Sphere
A sphere is a threedimensional solid figure which is perfectly round in shapes and every point on its surface is equidistant from the point is called the center. The fixed distance from the center of the sphere is called a radius of the sphere. A sphere has
 No vertex
 No edges
 1 curved face
Threedimensional Shapes related Articles
Also, read: 
3D Shapes Model in Maths Project
If you know what threedimensional shapes are, it would be easy for you to build a 3d shapes models in Maths such as projects for constructing a house or a building. This would be easy for the students to make as they can measure the rooms easily. Rest all they need is cardboard, glue, scissors and art supplies to make it look exactly like a mini house or building.
Surface Area and Volume of 3D shapes
The two distinct measures used for defining the 3D shapes are:
 Surface Area
 Volume
Surface Area is defined as the total area of the surface of the threedimensional object. It is denoted as “SA”. The surface area is measured in terms of square units. The three different classifications of surface area are defined below. They are:
 Curved Surface Area (CSA) is the area of all the curved regions
 Lateral Surface Area (LSA) is the area of all the curved regions and all the flat surfaces excluding base areas
 Total Surface Area (TSA) is the area of all the surfaces including the base of a 3D object
Volume is defined as the total space occupied by the threedimensional shape or solid object. The volume is denoted as “V”. It is measured in terms of cubic units.
Shapes  Surface Area  Volume 
Cube  The Surface Area of a Cube = 6a^{2 }square units  The volume of a Cube = a^{3 } cubic units 
Cuboid  The Surface Area of a Cuboid = 2(lb+bh+lh) Square units  The volume of a Cuboid = lbh Cubic units 
Cylinder  The Surface Area of a Cylinder = 2πr(h +r) Square units
The curved surface area of a cylinder = 2πrh 
The volume of a Cylinder = πr^{2} h Cubic units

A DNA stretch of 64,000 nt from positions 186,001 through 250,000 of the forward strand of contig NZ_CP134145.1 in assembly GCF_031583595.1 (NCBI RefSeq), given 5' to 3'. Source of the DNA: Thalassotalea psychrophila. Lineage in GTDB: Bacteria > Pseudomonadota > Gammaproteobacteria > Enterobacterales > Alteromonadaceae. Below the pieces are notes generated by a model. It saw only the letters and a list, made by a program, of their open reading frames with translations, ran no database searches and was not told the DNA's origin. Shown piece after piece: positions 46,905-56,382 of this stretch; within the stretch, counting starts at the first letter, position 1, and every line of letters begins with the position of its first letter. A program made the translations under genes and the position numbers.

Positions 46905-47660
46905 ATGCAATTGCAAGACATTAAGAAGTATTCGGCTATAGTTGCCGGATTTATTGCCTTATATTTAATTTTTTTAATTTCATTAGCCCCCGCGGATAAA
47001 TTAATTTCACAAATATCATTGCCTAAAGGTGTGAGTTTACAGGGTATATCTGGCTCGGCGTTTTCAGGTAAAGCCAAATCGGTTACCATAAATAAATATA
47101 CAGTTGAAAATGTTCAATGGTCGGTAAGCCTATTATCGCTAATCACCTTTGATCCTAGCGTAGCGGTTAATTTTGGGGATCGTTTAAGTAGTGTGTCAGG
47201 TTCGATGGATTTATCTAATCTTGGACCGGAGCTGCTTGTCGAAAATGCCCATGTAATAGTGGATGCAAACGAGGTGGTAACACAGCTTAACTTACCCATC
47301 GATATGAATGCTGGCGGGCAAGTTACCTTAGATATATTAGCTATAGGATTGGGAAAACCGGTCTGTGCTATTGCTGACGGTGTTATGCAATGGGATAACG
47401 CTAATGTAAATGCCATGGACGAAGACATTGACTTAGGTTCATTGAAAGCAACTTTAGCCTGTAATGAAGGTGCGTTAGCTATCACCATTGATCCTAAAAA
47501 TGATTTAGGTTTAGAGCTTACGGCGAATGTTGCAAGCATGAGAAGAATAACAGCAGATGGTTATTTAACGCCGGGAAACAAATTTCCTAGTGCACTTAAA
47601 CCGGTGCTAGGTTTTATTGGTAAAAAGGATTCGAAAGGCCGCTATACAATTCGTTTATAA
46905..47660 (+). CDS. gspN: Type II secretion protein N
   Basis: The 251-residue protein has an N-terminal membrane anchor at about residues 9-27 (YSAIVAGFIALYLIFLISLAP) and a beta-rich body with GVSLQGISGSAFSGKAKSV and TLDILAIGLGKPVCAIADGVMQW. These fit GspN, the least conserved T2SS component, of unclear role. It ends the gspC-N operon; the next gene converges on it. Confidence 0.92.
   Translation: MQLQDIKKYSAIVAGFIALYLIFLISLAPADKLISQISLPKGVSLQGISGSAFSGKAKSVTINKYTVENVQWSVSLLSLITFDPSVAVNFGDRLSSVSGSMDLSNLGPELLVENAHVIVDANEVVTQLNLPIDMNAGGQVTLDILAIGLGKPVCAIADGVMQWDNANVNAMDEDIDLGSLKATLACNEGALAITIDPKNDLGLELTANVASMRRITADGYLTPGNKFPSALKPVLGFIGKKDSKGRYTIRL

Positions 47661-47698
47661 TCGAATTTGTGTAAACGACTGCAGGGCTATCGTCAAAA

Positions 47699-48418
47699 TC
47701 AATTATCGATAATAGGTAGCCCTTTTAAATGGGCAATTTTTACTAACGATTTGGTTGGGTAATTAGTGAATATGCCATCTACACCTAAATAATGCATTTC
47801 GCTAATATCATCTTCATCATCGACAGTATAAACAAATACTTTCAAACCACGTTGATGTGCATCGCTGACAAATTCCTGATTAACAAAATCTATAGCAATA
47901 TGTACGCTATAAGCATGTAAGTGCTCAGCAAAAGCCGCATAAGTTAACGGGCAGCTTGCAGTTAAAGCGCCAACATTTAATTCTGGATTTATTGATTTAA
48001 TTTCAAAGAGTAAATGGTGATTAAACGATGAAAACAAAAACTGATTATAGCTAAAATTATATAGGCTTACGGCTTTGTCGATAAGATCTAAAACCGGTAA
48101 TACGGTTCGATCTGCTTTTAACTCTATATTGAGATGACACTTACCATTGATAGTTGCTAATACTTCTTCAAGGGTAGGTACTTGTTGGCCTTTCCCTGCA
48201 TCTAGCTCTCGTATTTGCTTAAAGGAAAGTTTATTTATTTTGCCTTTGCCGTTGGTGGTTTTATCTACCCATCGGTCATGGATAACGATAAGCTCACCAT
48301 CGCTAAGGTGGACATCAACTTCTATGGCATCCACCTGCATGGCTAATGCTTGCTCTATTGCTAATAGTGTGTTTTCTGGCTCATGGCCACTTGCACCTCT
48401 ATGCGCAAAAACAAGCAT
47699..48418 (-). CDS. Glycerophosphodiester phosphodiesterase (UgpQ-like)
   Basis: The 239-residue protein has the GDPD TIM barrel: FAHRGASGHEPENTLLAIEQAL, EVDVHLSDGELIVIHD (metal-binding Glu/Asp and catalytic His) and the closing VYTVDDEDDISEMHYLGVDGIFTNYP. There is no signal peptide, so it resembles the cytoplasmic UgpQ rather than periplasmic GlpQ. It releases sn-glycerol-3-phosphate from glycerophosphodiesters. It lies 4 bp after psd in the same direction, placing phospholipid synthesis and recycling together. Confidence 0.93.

Cone  Surface Area of a Cone = πr(r +√(r^{2}+h^{2}) Square units
Curved surface area of a cone =πrl square units Slant height of a cone = l = √(r^{2}+h^{2}) units 
Volume of a Cone = ⅓ πr^{2}h Cubic units 
Cylinder  Surface Area of a Cylinder = 2πr(h +r) Square units
Curved surface area of a cylinder = 2πrh 
Volume of a Cylinder = πr^{2} h Cubic units 
Sphere  Curved Surface Area of a Sphere = 2πr² Square units
Total Surface Area of a Sphere = 4πr² Square units 
Volume of a Sphere = 4/3(πr^{3}) cubic units 
Pyramid  Surface Area of a Pyramid = (Base area) + (1/2) × (Perimeter) × (Slant height) Square units  Volume of a Pyramid = 1/3 × (Base Area) × height Cubic units 
Learn more about the threedimensional shapes with BYJU’S – The Learning App. Download the app today and start practice.
Video Lesson
Solid shapes
Nets of Solid Shapes
To Know About Nets Of Solid Shapes, Watch The Below Video:
Three Dimensional Shapes Examples (Solved problems)
Example 1:
Find the volume of a cube if its side length is 6 cm.
Solution:
Given: Side length, a = 6 cm.
We know that the volume of cube = a^{3} cubic units.
Hence, V = 6^{3} = 216 cm^{3}
Hence, the volume of a cube is 216 cm^{3}.
Example 2:
Find the total surface area of a sphere, whose radius is 3 cm. Use (π = 3.14)
Solution:
Given: Radius, r = 3 cm.
The formula to calculate the total surface area of a sphere is given by:
TSA of Sphere = 4πr² Square units
TSA of sphere = 4(3.14)(3)^{2} cm^{2}
TSA of Sphere = 113.04 cm^{2}.
Hence, the total surface area of a sphere is 113.04 cm^{2}.
Example 3:
Find the volume of a cuboid, whose dimensions is 4cm × 6 cm × 12 cm.
Solution:
Given cuboid dimensions = 4cm × 6 cm × 12 cm
We know that the volume of a cuboid is lbh cubic units.
Hence, Volume of cuboid = (4)(6)(12) cm^{3}.
V = 288 cm^{3}
Therefore, the volume of the cuboid is 288 cm^{3}.
Practice Question on 3D Shapes Models in Maths
Solve the following problems on 3D shapes:
 Find the volume of a cylinder whose radius is 4 cm and height is 8 cm.
 Find the volume of a cone whose radius is 5 cm and height is 9 cm.
 Find the volume of a pyramid whose base area is 126 cm^{2} and height is 10 cm.